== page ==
Testosterone Therapy Cost – Treatment Pricing Options at Anti-Aging Group
Pricing for Testosterone Replacement Therapy Programs with Testosterone Injections, Testosterone Creams, Testosterone Gels, Patches and Hormone Implant Pellets for TRT
Types of Injectable Testosterone
There are a number of different types of injectable testosterone. The drug names for the same ester of testosterone may also differ depending on the company who produces it. Below are the main injectable forms of Testosterone which may be used by men for testosterone therapy. Finally, testosterone esters are typically suspended in either cottonseed oil or sesame seed oil. Some people find that they may have an allergic or skin reaction to one of the oils.
Certain brand-name testosterone esters are mass produced by FDA-approved manufacturers using one oil or the other, but by using a compounding pharmacy, you can have any testosterone ester suspended in your choice of oil. With a proper prescription for testosterone therapy a patient can purchase testosterone for replacement:
Testosterone Enanthate: Testosterone Enanthate 200mg/ml Oil is an androgen hormone used in men to provide testosterone when the body cannot produce enough or in women to treat certain conditions and female sexual dysfunction. The chemical formula is C26H40O3. Testosterone enanthate is one of the main forms of testosterone prescribed to men in the United States. It is a slow-acting ester with a release time between 8-10 days. The name-brand of T-enanthate available in the United States is called “Delatestryl,” which is suspended in sesame oil. Testosterone enanthate is typically injected anywhere between once every week to once every three weeks. Generic testosterone enanthate can also be obtained through a compounding pharmacy; such pharmacies can mix T-enanthate in sesame, cotton seed, or any other appropriate oil.
Average Testosterone Enanthate Cost – 200mg/ml Oil 10ml in a medically supervised TRT program $250-$400 per month.
Testosterone Cypionate: Testosterone Cypionate 200mg/ml Oil is an androgen hormone used in men to provide testosterone when the body cannot produce enough or in women to treat certain conditions and female sexual dysfunction. The chemical formula for testosterone cypionate is C27H40O3. Testosterone cypionate is the other main injectable form of testosterone prescribed to men in the United States. It is a slow-acting ester with a release time between 8-10 days, similar to that of enanthate. The name-brand of Testosterone-cypionate available in the United States is called “Depo-Testosterone,” which is suspended in cottonseed oil. Testosterone cypionate is typically injected anywhere between once every week to once every three weeks. Generic testosterone cypionate can also be obtained through a compounding pharmacy; such pharmacies can mix T-cypionate in sesame, cotton seed, or any other appropriate oil.
Average Testosterone Cypionate Cost – 200mg/ml Oil 10ml in a medically supervised TRT program $250-$400 per month.
Sustanon “Sustanon” is the brand name for two formulas of injectable testosterone that contain a blend of esters. “Sustanon 100” contains three testosterone esters: testosterone propionate (C22H32O3), testosterone phenylpropionate (C28H36O3), and testosterone isocaproate (C25H3803). “Sustanon 250” contains four testosterone esters: testosterone propionate (C22H32O3), testosterone phenylpropionate (C28H36O3), testosterone isocaproate (C25H3803), and testosterone decanoate (C29H4603). Both formulas feature fast-acting and slow-acting esters, and can be injected anywhere from once every week to once every four weeks. Sustanon is prescribed outside of the United States.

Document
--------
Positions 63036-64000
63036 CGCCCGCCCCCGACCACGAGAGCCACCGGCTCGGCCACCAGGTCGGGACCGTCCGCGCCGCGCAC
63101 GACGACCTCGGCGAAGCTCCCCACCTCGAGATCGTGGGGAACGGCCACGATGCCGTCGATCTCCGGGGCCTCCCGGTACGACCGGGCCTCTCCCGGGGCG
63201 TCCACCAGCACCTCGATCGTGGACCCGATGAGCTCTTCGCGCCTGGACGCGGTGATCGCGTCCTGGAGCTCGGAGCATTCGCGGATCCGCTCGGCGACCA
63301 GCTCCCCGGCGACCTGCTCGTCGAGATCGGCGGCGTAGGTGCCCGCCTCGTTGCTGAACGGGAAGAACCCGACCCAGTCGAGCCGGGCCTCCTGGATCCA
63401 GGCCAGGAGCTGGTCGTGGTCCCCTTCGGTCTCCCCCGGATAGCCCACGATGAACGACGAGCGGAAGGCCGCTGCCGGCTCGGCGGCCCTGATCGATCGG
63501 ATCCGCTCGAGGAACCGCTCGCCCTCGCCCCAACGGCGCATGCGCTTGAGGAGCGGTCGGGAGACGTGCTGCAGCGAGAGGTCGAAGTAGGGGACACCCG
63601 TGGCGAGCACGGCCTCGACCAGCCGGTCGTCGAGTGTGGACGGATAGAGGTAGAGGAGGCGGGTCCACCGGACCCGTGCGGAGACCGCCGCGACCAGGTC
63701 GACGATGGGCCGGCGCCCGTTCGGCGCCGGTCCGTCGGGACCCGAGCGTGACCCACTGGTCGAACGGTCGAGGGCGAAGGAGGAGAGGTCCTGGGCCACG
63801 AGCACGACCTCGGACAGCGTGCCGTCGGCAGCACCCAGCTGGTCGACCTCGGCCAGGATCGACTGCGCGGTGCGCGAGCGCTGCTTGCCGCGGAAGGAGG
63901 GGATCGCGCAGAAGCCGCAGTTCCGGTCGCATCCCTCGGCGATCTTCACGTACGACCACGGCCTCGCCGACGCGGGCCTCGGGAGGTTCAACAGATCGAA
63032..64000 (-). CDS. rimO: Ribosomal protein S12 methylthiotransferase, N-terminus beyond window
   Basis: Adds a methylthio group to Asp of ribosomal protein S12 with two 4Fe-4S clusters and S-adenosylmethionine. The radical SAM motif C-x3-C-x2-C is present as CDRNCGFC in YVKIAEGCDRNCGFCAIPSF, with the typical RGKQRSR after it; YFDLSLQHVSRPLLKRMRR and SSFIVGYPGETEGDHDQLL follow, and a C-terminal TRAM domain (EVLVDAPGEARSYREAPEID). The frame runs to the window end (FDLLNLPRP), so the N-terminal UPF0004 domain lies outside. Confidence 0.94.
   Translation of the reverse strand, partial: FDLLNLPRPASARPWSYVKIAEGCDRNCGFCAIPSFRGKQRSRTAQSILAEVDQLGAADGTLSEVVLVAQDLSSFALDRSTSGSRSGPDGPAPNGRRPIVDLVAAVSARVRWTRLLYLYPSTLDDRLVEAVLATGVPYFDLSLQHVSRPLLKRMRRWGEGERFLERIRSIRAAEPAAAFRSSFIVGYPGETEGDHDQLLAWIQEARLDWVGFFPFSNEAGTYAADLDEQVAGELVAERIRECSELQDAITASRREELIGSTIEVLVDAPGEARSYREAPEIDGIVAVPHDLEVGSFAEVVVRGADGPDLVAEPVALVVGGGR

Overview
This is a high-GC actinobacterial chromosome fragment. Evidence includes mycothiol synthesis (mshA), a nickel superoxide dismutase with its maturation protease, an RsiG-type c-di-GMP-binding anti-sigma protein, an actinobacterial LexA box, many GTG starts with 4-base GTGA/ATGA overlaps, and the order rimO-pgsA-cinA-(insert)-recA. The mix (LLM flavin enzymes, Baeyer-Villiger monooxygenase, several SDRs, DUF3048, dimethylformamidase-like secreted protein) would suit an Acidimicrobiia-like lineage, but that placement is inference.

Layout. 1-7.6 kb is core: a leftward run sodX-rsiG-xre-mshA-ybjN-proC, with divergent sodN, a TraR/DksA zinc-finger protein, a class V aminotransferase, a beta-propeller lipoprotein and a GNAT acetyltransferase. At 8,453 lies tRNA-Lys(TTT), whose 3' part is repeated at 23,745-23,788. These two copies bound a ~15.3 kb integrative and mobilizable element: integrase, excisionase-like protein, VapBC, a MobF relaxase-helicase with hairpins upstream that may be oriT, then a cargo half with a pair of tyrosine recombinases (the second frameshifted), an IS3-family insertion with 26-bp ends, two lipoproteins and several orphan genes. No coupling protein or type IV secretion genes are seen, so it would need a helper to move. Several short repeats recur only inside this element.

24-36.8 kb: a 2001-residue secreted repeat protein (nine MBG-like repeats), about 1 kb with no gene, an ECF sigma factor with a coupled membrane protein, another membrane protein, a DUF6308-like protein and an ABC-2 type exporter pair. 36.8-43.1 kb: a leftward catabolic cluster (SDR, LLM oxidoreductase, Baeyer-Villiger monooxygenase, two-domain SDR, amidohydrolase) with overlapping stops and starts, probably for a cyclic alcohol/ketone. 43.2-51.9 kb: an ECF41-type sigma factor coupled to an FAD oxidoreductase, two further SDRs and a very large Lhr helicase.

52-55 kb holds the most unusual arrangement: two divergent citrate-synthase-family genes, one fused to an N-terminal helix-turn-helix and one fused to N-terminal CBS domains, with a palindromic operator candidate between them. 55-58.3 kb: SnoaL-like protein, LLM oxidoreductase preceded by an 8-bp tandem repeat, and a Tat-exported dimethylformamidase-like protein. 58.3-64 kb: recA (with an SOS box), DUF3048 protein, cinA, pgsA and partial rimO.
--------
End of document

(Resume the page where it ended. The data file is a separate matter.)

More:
Testosterone Propionate: Chemical formula C22H32O3 Testosterone propionate is a fast-acting ester with a release time of 3-4 days. To keep blood levels from fluctuating greatly, propionate is usually injected between one to three times a week. It is for this reason that it is not usually prescribed for FTM hormone therapy. Some users also report that propionate is a more painful injection, with swelling and noticeable pain around the injection site. Brand names of testosterone propionate include “Testovis” and “Virormone.”
Testosterone phenylpropionate: Chemical formula C28H36O3 Testosterone phenylpropionate is a slow-acting ester, with a release time of 1-3 weeks. A popular name brand for T-phenylpropionate is “Testolent.” Testosterone phenylpropionate is also one of the components of Sustanon and Omnadren.
Omnadren: “Omnadren” is the brand name for a blend of four testosterone esters: testosterone propionate (C22H32O3), testosterone phenylpropionate (C28H36O3), testosterone isocaproate (C25H3803), and testosterone decanoate (C29H4603). In the past, Omnadren consisted of a blend of different esters, but now is essentially the same formula as Sustanon, mentioned above. It features both fast-acting and slow-acting esters, and can be injected anywhere from once every week to once every four weeks. It is sometimes prescribed in parts of Europe.
Aqueous testosterone suspension: In the United States, injectable aqueous (non-esterified) testosterone is available, but it is very short-acting (it is completely released in the system within a matter of hours). The brand name for aqueous testosterone suspension is “Aquaviron.”
Transdermal testosterone: The term “transdermal” refers to topical delivery through the skin by the use of a patch, gel, or cream. Transdermal testosterone is usually applied to the skin daily in small doses in an effort to keep a steady level of testosterone in the system at all times. This approach avoids the “peaks and valleys” in T-levels sometimes associated with injectable testosterone.